Throughout February, Greater Ohio Policy Center has been testifying to the Ohio House of Representatives on the Ohio Department of Transportation’s (ODOT) biennium budget, calling for policies that would lead to a modern and diverse transportation system in Ohio.
The Ohio House Finance Committee has incorporated two of GOPC’s policy recommendations into the transportation budget bill that passed out of the House Finance committee in late February. As a direct result of GOPC’s testimony and educational efforts, the bill now includes:
Sec. 5501.08. The department of transportation, in order to assist in statewide strategic transportation planning, shall develop metrics that allow the comparison of data across transportation modes and that also incorporate the full spectrum of state strategic transportation goals, including all of the following:
(A) Anticipated future costs of maintaining infrastructure in acceptable condition, both short-term and long-term;
(B) Short-term economic impact, one to five years, and long-term economic impact, thirty years and longer;
(C) Economic impact on a region’s future rate of job growth and job retention;
(D) Motorist, bicyclist, and pedestrian counts, and number of accidents by mode.
Section 755.40. There is hereby created the Joint Legislative Task Force on Department of Transportation Funding. […] The Task Force shall examine the funding needs of the Ohio Department of Transportation. The Task Force also shall study specifically the issue of the effectiveness of the Ohio motor fuel tax in meeting those funding needs. Not later than December 15, 2016, the Task Force shall issue a report containing its findings and recommendations to the President of the Senate, the Minority Leader of the Senate, the Speaker of the House of Representatives, and the Minority Leader of the House of Representatives. At that time, the Task Force shall cease to exist.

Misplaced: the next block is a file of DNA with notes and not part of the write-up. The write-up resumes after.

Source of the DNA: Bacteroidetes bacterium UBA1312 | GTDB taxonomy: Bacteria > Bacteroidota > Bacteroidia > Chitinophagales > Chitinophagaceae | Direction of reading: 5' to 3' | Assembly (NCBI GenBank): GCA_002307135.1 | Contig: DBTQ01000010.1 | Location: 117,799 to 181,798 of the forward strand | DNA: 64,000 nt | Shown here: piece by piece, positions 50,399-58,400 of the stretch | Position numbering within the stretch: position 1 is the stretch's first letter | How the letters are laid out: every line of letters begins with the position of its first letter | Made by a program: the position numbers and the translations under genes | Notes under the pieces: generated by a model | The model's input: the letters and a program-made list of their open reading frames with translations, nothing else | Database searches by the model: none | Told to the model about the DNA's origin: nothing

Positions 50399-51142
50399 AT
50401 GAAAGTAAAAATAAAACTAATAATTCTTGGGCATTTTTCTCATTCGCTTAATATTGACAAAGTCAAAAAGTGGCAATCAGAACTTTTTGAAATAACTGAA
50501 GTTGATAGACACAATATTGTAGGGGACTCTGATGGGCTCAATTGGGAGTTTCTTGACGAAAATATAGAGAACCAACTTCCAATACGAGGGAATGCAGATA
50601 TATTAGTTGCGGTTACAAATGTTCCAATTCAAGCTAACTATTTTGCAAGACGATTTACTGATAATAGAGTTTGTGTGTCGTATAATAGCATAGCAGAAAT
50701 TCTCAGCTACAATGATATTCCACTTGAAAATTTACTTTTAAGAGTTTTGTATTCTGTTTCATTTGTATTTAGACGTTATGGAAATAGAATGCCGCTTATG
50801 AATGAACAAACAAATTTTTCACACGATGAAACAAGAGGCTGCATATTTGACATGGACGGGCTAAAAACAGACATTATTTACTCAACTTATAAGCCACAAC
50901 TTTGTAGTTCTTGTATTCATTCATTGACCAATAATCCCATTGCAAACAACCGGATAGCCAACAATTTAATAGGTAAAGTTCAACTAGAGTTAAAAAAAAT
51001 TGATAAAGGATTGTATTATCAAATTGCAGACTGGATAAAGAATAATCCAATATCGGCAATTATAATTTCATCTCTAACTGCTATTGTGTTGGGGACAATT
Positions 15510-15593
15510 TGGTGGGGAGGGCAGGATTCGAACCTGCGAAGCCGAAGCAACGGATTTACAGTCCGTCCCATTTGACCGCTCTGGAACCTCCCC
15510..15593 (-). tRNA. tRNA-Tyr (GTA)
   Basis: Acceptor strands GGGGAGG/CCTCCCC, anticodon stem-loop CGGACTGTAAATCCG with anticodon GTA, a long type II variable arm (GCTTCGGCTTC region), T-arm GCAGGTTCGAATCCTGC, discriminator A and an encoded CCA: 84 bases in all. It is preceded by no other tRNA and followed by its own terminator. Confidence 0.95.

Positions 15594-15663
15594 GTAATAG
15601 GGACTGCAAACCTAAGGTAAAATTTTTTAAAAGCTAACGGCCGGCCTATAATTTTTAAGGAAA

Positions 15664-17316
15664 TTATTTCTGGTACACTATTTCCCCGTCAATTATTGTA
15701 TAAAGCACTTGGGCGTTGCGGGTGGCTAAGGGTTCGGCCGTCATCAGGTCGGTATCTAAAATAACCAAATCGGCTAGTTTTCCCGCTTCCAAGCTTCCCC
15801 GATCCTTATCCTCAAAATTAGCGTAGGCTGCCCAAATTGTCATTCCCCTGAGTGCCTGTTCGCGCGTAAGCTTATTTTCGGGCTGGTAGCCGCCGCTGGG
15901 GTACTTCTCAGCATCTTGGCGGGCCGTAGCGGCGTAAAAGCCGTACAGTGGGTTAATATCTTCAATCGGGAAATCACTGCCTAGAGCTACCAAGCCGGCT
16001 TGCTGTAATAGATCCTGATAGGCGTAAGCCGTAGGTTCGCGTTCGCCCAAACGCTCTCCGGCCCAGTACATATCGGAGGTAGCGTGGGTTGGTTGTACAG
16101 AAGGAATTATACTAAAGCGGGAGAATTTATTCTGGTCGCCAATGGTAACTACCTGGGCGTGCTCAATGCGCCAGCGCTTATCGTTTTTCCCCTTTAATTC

These provisions will help the state maximize resources and fully leverage the potential of Ohio’s multi-modal transportation system, which is essential to enhancing Ohio’s draw as a place where businesses can thrive and where people want to live.
The bill, Amended Substitute House Bill 53, will be voted on by the House of Representatives in early March. The Ohio Senate will begin hearings in early March and GOPC will be testifying in support of these two provisions, as well as other policy recommendations that could lead to a modern and diverse transportation system in Ohio.
GOPC applauds the House Finance Committee for its contributions to this proposed legislation.